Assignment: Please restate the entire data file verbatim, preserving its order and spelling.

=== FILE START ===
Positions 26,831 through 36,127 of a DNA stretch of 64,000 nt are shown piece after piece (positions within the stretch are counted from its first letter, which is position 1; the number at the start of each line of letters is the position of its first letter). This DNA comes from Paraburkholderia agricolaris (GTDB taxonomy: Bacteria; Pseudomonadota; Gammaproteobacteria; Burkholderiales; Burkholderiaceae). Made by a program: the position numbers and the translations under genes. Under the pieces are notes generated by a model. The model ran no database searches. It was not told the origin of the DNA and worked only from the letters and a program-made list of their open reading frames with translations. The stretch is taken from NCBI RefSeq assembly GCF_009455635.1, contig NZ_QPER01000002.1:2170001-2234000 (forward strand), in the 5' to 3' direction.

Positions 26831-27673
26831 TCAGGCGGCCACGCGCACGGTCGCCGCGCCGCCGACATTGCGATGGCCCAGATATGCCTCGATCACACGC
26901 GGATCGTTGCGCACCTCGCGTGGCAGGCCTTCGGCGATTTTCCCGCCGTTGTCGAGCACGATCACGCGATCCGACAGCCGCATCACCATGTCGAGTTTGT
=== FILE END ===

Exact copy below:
Positions 26,831 through 36,127 of a DNA stretch of 64,000 nt are shown piece after piece (positions within the stretch are counted from its first letter, which is position 1; the number at the start of each line of letters is the position of its first letter). This DNA comes from Paraburkholderia agricolaris (GTDB taxonomy: Bacteria; Pseudomonadota; Gammaproteobacteria; Burkholderiales; Burkholderiaceae). Made by a program: the position numbers and the translations under genes. Under the pieces are notes generated by a model. The model ran no database searches. It was not told the origin of the DNA and worked only from the letters and a program-made list of their open reading frames with translations. The stretch is taken from NCBI RefSeq assembly GCF_009455635.1, contig NZ_QPER01000002.1:2170001-2234000 (forward strand), in the 5' to 3' direction.

Positions 26831-27673
26831 TCAGGCGGCCACGCGCACGGTCGCCGCGCCGCCGACATTGCGATGGCCCAGATATGCCTCGATCACACGC
26901 GGATCGTTGCGCACCTCGCGTGGCAGGCCTTCGGCGATTTTCCCGCCGTTGTCGAGCACGATCACGCGATCCGACAGCCGCATCACCATGTCGAGTTTGT